S Africa's Zuma fails to quell row over upgrade to private home
GOVERNMENT ATTEMPTS this week to justify the expenditure of €18.7 million of taxpayers’ money on upgrading South African president Jacob Zuma’s private rural residence have only increased the controversy surrounding the scandal.
In a bid to deflect mounting public criticism of the costly makeover of Mr Zuma’s Nkandla home in KwaZulu-Natal province, the department of public works said the ministerial handbook’s rules authorised such spending on the president’s “private” residence.
Plans for the renovations are said to show it will contain 10 air-conditioned rooms, underground living quarters, a clinic, 10 houses for security personnel, houses for air-force and police units, a helipad, underground parking, playgrounds and visitor centres.
However, according to constitutional law expert Pierre de Vos, the handbook says only R100,000 (€8,740) worth of security-related upgrades can be made to an office bearer’s private residence; the rest should be paid by the politician in question.
In his personal blog, Constitutionally Speaking, Mr de Vos criticised the use of taxpayers’ money for the project, calling it a “blatant looting of public funds”.
“Chapter four of the ministerial handbook states that members of the cabinet ‘are responsible for all costs related to the procurement, upkeep and maintenance of private residences used for official purposes’,” he wrote.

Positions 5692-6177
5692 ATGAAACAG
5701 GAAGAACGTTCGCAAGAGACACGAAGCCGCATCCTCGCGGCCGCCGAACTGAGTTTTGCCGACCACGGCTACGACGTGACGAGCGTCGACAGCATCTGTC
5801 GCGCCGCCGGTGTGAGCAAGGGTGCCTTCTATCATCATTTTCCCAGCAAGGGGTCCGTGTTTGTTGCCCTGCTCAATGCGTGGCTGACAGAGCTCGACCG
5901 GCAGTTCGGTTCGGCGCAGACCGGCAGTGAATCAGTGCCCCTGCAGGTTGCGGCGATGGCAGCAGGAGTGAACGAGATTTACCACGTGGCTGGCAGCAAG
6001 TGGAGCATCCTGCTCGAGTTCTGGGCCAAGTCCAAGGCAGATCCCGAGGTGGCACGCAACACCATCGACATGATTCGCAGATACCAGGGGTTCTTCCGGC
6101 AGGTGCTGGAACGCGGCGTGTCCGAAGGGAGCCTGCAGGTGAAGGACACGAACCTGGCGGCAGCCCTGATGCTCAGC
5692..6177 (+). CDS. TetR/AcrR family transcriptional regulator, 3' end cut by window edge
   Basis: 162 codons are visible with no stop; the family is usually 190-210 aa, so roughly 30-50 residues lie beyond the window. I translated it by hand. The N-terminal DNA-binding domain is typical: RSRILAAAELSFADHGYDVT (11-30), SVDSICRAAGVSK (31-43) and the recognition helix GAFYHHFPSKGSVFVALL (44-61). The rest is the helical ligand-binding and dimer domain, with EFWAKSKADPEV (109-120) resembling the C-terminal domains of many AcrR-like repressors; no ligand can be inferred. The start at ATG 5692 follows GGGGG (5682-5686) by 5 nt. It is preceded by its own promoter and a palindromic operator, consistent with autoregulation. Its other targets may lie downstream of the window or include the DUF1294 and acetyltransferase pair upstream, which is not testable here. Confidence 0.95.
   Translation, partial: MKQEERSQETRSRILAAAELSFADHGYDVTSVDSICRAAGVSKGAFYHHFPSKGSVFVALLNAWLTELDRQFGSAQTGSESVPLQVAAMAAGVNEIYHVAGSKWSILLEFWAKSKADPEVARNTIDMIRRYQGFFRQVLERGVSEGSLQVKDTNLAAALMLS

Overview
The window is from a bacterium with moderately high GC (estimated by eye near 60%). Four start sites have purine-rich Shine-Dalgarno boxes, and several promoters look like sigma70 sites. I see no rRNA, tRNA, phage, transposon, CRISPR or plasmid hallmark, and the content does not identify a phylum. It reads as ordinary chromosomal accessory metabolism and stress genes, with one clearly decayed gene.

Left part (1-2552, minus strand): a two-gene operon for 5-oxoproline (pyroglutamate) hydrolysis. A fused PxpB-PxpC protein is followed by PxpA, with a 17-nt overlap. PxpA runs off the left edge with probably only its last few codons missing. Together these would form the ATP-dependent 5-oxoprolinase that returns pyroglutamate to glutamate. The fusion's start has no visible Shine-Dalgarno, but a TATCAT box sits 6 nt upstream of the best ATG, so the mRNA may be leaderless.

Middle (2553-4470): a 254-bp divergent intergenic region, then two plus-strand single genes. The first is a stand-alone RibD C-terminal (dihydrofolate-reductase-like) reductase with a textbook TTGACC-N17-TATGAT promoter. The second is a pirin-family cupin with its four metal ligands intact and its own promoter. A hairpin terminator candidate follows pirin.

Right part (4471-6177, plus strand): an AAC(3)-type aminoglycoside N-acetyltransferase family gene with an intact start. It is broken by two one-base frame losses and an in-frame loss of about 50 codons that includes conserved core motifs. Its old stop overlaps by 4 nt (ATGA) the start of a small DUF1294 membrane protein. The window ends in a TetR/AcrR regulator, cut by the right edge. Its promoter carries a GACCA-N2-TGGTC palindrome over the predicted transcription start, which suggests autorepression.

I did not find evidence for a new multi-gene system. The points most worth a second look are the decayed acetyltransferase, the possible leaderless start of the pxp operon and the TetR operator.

Following the revelations about the renovations last Sunday, public works director general Mandisa Fatyela-Lindie refused to comment on the costs, claiming the homestead was a national key point and subject to blanket secrecy.
But it appears this was an attempt to sweep the issue under the carpet using apartheid-era secrecy legislation. The Mail Guardian newspaper reported yesterday the government’s efforts to declare Mr Zuma’s residence off limits had been undermined by the fact that, in May, Nkandla’s detailed cost allocations and projections were given to parliament’s national council of provinces.
The document can be easily accessed online, the newspaper said. It was also revealed that Mr Zuma does not even own the land on which his Nkandla compound is built. The department of public works is in the midst of a deal to take up the lease on the communal land owned by the Ingonyama Trust, potentially for as little as R1,000 (€87.40) a year.